NFU President Peter Kendall speaks out about combating flooding
NewsMonday 10 February 2014
Peter Kendall, the president of the NFU, recently visited some of the country’s most seriously flood hit areas in Somerset, Gloucestershire and Oxfordshire.
Kendall said that Britain needs to become more resilient and better managed when it comes to flood defences, in order to protect life and the environment.
The government has recently announced that it will be spending £100 million and a further £30 million on flood maintenance and repairs.
This was welcome news to the NFU, however, Kendall said that more needed to be done.
The NFU has called for the government and Environmental Agency to learn the lessons of these devastating floods. We have been in a similar situation before, as recently as 2007 and 2012, and climate change scientists have predicted precisely this type of event becoming more and more frequent in future decades.
Mr Kendall spoke on the matter saying: “Because of this we need more resilient, better managed flood defences with the capacity to protect life, property and farmland from excessive flooding. We must use all the tools available to us and make dredging a priority.
“Declining maintenance in rivers and watercourses and reducing investment in pumps and infrastructure is reported across the country. It’s not all about Somerset of course, but Somerset is a prime example of two decades of underinvestment.”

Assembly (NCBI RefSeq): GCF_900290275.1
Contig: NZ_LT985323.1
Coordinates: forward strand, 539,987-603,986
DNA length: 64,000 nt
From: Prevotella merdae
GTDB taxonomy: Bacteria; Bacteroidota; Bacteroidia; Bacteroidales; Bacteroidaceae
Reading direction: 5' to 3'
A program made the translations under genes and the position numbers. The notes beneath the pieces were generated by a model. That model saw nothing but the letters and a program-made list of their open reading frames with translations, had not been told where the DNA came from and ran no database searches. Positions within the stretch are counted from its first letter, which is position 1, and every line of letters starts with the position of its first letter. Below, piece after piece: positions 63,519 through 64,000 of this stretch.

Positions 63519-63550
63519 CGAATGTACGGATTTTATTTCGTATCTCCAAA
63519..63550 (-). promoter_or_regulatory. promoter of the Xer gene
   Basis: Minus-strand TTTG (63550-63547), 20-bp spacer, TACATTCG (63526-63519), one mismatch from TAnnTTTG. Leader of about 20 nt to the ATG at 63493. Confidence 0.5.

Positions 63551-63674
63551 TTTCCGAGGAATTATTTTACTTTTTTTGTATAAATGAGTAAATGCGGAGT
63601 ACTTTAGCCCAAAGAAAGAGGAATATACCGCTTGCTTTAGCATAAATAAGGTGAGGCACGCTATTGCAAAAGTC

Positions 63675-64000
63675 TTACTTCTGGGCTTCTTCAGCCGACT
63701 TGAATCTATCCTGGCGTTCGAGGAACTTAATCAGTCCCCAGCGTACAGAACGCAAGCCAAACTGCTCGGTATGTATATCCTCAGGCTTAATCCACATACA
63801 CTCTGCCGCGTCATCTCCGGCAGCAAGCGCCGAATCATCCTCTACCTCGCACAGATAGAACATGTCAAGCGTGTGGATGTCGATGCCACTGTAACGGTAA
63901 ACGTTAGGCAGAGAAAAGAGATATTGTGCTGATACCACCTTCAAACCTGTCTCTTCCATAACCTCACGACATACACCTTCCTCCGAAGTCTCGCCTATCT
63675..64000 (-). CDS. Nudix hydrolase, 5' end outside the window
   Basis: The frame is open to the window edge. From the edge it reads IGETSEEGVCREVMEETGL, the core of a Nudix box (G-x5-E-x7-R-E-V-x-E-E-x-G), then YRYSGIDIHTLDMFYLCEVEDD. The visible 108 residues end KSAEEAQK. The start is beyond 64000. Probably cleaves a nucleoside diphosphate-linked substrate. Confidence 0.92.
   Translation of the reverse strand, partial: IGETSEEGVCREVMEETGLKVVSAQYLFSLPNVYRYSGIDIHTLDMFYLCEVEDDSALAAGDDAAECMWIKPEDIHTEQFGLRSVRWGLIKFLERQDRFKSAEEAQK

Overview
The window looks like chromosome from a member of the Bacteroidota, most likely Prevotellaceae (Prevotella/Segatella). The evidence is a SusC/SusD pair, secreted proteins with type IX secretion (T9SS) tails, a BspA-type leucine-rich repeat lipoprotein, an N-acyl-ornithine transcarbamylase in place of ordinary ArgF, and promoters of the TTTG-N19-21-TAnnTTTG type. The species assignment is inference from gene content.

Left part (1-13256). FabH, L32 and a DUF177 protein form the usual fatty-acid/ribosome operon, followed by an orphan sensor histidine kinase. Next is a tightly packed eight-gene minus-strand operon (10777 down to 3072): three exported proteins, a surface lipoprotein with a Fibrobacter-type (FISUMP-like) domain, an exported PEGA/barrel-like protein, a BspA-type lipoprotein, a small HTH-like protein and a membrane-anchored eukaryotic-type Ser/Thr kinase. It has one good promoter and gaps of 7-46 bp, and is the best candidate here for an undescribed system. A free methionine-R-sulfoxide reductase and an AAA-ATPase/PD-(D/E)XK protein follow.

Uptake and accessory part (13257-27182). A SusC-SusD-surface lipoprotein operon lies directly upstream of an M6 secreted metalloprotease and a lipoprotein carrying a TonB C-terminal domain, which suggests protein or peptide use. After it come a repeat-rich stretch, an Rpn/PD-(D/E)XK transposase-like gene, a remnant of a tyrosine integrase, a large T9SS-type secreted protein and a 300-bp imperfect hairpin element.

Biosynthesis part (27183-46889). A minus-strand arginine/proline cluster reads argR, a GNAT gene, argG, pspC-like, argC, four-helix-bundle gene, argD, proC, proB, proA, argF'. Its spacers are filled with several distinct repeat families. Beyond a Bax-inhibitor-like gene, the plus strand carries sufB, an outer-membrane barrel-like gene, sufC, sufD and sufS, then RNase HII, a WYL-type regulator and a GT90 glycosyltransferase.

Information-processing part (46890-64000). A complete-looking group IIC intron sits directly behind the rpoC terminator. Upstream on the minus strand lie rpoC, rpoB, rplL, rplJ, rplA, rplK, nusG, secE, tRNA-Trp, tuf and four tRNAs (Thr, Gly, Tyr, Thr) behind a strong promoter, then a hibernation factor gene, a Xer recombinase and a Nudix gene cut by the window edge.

Suggesting what needs to be done, Mr Kendall said: “We must see a re-balancing of flood defence spending towards maintenance, which has declined by £49 million over last five year, as part of the aim to reduce the severity of flooding.
“We also need to see high quality farmland being given a far higher priority in flood protection. The Government’s policy on flood defence must recognise the importance of food production and the business of farming and any funding provided for recovery needs to reflect this.
“Some of the debate in recent weeks has been about choosing between protecting urban and rural areas. This is an incredibly simplistic, not to mention dangerous, argument when in fact both must be protected and have a role to play in reducing flood severity.”
Picture courtesy of Tejvan Pettinger via Flickr Creative Commons.